News: Occipital Wants to Turn iPhones into Mixed Virtual Reality Headsets

Occipital Wants to Turn iPhones into Mixed Virtual Reality Headsets

Occipital Wants to Turn iPhones into Mixed Virtual Reality Headsets

If you're an Apple user and want an untethered virtual reality system, you're currently stuck with Google Cardboard, which doesn't hold a candle to the room scale VR provided by the HTC Vive (a headset not compatible with Macs, by the way). But spatial computing company Occipital just figured out how to use their Structure Core 3D Sensor to provide room scale VR to any smartphone headset—whether it's for an iPhone or Android.

Even more than the Vive, Occipital's new dev kits provide virtual reality that's a lot closer to mixed reality. Your phone has a camera (or maybe even two), and a proper headset can use it to incorporate the physical world around you into the experience. But the experience only gets better when you can move freely around in a space without bumping into anything, and that's where the Structure sensor comes in.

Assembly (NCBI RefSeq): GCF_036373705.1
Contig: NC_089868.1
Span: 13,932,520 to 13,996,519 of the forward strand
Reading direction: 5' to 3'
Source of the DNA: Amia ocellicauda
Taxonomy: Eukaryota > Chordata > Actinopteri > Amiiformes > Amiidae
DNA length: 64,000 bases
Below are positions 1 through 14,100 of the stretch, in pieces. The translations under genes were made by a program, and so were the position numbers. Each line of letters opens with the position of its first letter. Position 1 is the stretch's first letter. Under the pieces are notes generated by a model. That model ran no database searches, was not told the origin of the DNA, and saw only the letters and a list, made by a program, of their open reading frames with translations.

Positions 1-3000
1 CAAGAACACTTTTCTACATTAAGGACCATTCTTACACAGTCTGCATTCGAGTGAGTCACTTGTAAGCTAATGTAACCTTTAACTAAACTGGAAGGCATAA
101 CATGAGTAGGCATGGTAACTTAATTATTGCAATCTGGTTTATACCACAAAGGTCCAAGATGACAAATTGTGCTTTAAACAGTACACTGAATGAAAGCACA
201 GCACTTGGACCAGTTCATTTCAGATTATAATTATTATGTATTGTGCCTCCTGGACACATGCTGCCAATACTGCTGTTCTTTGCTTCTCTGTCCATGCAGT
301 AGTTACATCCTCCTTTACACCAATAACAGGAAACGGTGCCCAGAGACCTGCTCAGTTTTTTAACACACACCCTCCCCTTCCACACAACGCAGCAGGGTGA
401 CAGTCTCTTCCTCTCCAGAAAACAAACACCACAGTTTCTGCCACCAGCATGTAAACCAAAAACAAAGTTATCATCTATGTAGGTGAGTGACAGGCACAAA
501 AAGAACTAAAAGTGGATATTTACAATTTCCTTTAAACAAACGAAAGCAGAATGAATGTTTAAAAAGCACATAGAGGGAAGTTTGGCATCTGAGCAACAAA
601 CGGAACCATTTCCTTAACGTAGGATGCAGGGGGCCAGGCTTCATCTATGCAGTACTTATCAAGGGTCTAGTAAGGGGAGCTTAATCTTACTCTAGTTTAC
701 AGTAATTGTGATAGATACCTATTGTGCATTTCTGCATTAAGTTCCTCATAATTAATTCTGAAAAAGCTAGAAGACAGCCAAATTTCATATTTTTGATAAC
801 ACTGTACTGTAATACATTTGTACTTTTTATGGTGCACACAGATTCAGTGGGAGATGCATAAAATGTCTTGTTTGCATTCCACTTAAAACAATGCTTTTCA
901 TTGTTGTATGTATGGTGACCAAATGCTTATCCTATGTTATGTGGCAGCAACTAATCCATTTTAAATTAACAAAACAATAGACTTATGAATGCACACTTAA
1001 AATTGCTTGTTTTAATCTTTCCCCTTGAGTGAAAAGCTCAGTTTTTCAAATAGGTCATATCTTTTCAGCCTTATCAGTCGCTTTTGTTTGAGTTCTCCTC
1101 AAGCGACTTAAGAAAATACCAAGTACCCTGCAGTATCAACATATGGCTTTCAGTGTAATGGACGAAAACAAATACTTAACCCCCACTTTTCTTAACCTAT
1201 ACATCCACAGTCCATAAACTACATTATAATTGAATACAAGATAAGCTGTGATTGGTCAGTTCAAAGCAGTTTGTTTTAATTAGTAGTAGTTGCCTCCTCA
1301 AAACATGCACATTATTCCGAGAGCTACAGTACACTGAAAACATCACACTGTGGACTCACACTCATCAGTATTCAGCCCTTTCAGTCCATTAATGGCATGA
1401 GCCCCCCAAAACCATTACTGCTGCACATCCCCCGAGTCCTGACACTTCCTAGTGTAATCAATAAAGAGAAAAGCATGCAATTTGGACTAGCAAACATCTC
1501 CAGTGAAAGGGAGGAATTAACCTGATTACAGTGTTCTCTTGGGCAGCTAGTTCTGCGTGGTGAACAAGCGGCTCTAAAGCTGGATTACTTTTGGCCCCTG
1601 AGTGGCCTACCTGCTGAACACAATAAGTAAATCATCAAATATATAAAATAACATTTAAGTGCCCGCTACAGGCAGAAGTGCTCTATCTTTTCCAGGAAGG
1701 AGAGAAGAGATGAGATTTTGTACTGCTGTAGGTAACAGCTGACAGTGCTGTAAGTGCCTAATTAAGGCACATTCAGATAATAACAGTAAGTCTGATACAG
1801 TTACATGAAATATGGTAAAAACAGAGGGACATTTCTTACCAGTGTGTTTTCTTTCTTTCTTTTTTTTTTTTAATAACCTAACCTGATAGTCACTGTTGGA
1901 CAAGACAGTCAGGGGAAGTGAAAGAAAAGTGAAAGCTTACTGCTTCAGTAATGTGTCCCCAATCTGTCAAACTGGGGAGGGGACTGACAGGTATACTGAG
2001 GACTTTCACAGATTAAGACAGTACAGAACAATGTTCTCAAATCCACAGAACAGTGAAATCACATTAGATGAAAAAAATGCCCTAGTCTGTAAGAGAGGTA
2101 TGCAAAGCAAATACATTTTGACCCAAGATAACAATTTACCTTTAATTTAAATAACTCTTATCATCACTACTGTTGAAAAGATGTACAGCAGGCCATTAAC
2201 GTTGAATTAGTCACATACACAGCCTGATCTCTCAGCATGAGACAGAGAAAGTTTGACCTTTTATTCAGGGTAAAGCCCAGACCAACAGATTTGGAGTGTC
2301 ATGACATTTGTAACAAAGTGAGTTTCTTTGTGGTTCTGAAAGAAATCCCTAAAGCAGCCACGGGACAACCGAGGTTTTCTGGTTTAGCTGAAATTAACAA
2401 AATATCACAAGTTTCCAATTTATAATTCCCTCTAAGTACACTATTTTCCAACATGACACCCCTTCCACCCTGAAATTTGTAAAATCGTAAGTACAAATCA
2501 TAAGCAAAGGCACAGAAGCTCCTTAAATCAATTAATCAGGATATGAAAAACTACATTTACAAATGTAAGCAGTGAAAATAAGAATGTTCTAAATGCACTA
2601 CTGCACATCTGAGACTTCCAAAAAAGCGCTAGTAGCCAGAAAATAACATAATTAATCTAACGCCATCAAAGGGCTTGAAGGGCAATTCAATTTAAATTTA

An iPhone and the Structure sensor, before being mounted to the headset. Image by Occipital/YouTube

The dev kit uses a 6-degrees-of-freedom (DOF) positional tracking system, demonstrated in the video above, that very accurately understands your position in the room relative to various objects. It can map your room and integrate the experience into your own space, much like the HoloLens.

Image by Occipital/YouTube

The positioning system uses its 3D mapping abilities to not only integrate your surroundings into the experience, but also keep you safe by employing the same data for collision avoidance. They gave it a low latency of 10 ms so your sight won't trail behind your body's movements.

Image by Occipital/YouTube

This all runs attached to your iPhone 6 or 6s, and doesn't require too much of the CPU, so you don't have to worry about overheating. It should work with an iPhone 7, too, but there's no official word on that yet. Occipital starts shipping dev kits in early October, and you can purchase one on their website for $500 if you want to try it out early.

Cover image by Occipital/YouTube

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